The Moab City Council voted on Tuesday, May 6 to donate nearly 100 unclaimed bikes currently in City Police inventory to the Grand County School District, which in-turn is giving them to Western Spirit Cycling for the third-annual Bike Swap and Rodeo.
“We’ve been trying to find more sources of bikes that aren’t being ridden that we can get out into the community,” said Ashley Korenblat, event organizer and co-owner of Western Spirit Cycling.
Each year, bike shops and tour companies throughout town contribute to fixing up donated kid-bikes to be given away on a first-come, first-served basis at the event. Last year, 30 bikes were given away in about as many minutes, Korenblat said.
The event has been successful with matching smaller bikes with small kids, “but it’s been challenging to get bigger bikes, and meanwhile there’s that stack of bikes behind the city building just rotting,” Korenblat said.
Cindy Montague, the administrative secretary with Moab City Police confirmed that there is “an excessive amount of bikes out there.”
Nearly 100 bikes, all abandoned or otherwise orphaned, have been sitting unclaimed in the City Police’s evidence inventory, some for as long as 12 years.
Montague said that the police take in about 5-to-10 bikes a month and reunite a bike with its owner only about 10 times a year.
“Amazingly, people don’t always report that they’ve lost a bike,” she said.
In fact, many of the bikes that are currently in the evidence inventory are repeat offenders. Faced with a large, unclaimed inventory, the police offered the bikes for auction years ago.
The bikes were separated into different piles – for people to bid on in bulk. Each pile contained bikes in an equal number and variety of conditions, good to horrible.
“What people did was take the good bikes and abandon the others,” Montague said. “So we’re recycling old bikes again.”
Though some of the bikes will undoubtedly be beyond usefulness, many will at least have some functioning parts.
“We cannibalize and mix-and-match until we get as many running bikes as we can,” Korenblat said.
The donation of the bikes for the upcoming rodeo is just one more way in which Grand County and the the City of Moab have been progressively becoming a bike-friendly community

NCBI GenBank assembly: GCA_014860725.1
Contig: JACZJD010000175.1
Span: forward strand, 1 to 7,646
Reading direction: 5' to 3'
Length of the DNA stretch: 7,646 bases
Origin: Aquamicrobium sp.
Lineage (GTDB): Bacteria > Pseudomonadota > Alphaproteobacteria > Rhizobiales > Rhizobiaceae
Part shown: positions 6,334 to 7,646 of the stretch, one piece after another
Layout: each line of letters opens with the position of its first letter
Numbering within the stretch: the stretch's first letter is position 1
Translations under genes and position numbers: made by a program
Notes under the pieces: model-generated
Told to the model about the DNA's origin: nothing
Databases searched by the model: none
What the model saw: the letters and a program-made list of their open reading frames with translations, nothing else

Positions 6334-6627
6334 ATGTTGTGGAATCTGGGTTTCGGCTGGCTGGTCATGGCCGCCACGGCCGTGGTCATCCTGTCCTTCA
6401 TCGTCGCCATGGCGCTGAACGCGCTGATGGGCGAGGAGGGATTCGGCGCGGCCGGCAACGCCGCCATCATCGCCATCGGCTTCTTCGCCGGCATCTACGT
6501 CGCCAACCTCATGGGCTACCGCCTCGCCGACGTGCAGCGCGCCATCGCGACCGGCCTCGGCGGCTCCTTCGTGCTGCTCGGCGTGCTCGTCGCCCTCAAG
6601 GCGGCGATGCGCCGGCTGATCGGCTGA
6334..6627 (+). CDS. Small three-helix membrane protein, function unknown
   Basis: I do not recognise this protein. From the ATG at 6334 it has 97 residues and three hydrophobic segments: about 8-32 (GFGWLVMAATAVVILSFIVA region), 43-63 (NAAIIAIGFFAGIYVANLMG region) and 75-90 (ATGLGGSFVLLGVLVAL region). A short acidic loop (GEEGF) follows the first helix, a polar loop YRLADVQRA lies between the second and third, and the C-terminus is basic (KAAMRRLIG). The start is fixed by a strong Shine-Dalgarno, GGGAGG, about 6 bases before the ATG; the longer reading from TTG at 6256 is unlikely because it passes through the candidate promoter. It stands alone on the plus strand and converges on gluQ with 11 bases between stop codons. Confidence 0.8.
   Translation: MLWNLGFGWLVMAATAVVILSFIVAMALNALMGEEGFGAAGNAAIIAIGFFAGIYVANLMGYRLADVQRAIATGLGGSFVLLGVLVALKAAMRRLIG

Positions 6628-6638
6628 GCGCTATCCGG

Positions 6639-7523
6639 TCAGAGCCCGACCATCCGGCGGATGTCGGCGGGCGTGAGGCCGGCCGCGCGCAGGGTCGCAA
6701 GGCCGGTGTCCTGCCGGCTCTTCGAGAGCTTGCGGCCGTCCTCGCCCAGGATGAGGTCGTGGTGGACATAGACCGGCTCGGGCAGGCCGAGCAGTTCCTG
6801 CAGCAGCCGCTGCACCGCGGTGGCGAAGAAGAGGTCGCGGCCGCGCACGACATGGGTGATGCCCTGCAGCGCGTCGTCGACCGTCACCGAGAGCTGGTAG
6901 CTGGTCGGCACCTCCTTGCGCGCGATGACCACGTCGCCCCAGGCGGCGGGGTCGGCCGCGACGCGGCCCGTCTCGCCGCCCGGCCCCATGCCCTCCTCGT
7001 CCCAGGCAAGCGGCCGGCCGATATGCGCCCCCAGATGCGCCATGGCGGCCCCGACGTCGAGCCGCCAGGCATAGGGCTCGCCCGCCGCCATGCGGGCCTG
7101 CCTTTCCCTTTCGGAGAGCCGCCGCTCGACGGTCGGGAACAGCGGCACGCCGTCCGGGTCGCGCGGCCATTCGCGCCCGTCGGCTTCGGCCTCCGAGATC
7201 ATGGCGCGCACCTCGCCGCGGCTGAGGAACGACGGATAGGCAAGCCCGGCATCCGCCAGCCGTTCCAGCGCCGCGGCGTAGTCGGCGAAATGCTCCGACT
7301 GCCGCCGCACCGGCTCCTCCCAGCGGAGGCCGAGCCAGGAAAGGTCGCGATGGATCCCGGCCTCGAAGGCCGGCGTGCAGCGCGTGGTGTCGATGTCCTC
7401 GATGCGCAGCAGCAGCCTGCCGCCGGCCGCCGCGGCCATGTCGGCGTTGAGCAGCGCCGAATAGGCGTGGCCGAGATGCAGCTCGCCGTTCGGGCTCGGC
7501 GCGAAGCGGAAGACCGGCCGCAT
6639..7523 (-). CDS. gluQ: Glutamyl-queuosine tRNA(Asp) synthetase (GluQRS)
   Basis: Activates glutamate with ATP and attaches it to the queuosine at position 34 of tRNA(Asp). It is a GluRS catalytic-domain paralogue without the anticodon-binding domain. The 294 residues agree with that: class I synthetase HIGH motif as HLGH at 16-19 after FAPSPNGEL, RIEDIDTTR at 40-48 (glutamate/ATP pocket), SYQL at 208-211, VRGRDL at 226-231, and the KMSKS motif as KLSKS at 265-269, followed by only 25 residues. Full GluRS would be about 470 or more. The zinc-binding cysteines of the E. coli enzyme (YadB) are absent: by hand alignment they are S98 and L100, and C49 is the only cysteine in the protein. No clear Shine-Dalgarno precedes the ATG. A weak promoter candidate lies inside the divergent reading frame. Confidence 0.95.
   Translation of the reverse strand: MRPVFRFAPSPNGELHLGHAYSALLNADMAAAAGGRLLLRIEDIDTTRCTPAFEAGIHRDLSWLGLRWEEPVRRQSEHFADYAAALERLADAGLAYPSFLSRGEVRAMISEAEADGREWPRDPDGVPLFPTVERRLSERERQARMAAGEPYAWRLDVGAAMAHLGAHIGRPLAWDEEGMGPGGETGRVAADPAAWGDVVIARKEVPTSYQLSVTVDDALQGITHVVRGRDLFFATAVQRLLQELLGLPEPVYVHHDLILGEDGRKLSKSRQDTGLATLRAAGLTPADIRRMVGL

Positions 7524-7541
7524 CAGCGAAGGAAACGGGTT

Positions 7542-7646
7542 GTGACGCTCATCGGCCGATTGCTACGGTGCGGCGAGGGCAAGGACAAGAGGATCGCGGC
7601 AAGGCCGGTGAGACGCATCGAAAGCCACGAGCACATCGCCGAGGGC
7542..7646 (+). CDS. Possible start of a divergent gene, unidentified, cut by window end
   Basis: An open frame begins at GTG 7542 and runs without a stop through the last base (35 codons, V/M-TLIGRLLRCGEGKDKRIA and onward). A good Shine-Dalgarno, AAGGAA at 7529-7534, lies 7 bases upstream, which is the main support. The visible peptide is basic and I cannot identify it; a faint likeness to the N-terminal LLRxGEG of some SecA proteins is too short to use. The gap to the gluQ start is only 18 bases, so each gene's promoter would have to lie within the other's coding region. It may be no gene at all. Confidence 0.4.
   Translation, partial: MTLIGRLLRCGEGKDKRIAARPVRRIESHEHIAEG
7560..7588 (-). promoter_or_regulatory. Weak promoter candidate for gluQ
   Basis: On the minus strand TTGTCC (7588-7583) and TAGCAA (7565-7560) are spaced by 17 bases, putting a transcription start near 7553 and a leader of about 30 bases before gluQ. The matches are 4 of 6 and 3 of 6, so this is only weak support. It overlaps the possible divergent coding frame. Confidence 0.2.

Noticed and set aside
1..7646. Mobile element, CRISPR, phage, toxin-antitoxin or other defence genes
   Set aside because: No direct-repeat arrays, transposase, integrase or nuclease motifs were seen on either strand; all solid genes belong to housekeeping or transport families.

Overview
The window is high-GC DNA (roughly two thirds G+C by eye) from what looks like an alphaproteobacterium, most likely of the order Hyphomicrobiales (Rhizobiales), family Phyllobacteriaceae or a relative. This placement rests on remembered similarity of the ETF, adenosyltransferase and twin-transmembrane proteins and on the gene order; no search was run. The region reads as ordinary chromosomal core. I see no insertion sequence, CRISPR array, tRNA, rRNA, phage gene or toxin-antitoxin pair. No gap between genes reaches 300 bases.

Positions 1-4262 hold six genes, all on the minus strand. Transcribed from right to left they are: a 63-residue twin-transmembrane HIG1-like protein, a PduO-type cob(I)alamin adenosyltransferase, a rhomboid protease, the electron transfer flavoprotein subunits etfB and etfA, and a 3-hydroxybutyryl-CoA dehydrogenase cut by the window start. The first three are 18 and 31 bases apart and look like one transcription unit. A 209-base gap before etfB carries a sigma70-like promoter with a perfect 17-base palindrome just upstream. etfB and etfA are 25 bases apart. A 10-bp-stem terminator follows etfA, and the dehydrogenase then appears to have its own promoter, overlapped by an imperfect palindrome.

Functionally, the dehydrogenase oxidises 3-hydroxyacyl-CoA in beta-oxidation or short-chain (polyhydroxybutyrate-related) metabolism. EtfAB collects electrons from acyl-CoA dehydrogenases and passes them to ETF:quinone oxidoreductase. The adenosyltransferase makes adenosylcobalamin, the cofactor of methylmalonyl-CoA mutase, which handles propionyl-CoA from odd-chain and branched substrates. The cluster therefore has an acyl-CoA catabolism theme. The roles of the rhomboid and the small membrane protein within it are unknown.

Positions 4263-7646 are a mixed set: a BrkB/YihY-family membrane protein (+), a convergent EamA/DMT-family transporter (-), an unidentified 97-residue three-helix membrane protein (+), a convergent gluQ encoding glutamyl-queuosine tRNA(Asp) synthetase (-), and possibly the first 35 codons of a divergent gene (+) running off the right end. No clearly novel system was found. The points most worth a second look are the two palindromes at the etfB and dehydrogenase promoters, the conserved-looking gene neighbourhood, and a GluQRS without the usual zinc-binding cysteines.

Last fall, the city received official recognition from the League of American Bicyclists, a group that, among other things, lobbies Congress for funding to help towns across the U.S. create bike-friendly policies.
“A community recognized by the League as Bicycle Friendly welcomes bicyclists by providing safe accommodation for cycling and encouraging people to bike for transportation and recreation,” the League states.
Moab received the League’s silver designation.
“Meeting the criteria to the silver level is pretty dang good,” said David Olsen, the city’s community development director. “We’re a community that has done a lot for bike facilities, and there are all of the trails we’ve built, and the events we promote here.”
The primary drivers of this designation include the Grand County Trail Mix Committee, established in 2000 to serve as an advisory committee to the County Council. Trail Mix has built over 75 miles of single-track in the county.
The City of Moab has also contributed to the community’s non-motorized pathways with a “greenway” that meanders through town along Mill Creek.
And lastly, there is the North Moab Recreation Area Alternative Transportation System, which includes 10 miles of a paved, non-motorized pathway following U.S. Hwy 191 north and a similar 3-mile pathway along state Route 128 and the Colorado River. This year, the system also includes the new Lions Park transit hub.
If the city and county’s hard work pays off, the celebration event will also be when the community is granted the designation of being a Road Respect Community. A Utah Department of Transportation (UDOT) program, Road Respect encourages awareness and respect between drivers and bicyclists on Utah’s roads.
A UDOT Road Respect forum and group ride will take place on Saturday, May 31, after the Bike Swap and Rodeo.
People can bring bikes to swap out for a different bike on the day of the event. A mechanics station will be available if people need help with their bikes, but event organizers ask that if a bike a person wants to swap is in need of a lot work, please drop it off at Western Spirit Cyclery before the event.
The bike rodeo will present different stations where young riders can learn about different places to go riding, healthy foods they can eat so that they can ride hard, and also how to change a flat.
“Because a lot of times a kid’s bike gets a flat, and they never ride again,” Korenblat said.
Maybe that’s how so many bikes ended up orphaned in the city police evidence inventory in the first place.
City donates about 100 bikes to school district for local event
Bikes to be donated can be left on the patio of Western Spirit Cycling, 478 Mill Creek Drive
The Bike Swap and Rodeo will take place at the Lions Park Transit Hub north of Moab with other ribbon-cutting celebration events on Saturday, May 31 from 8:30 to 11:30 a.m.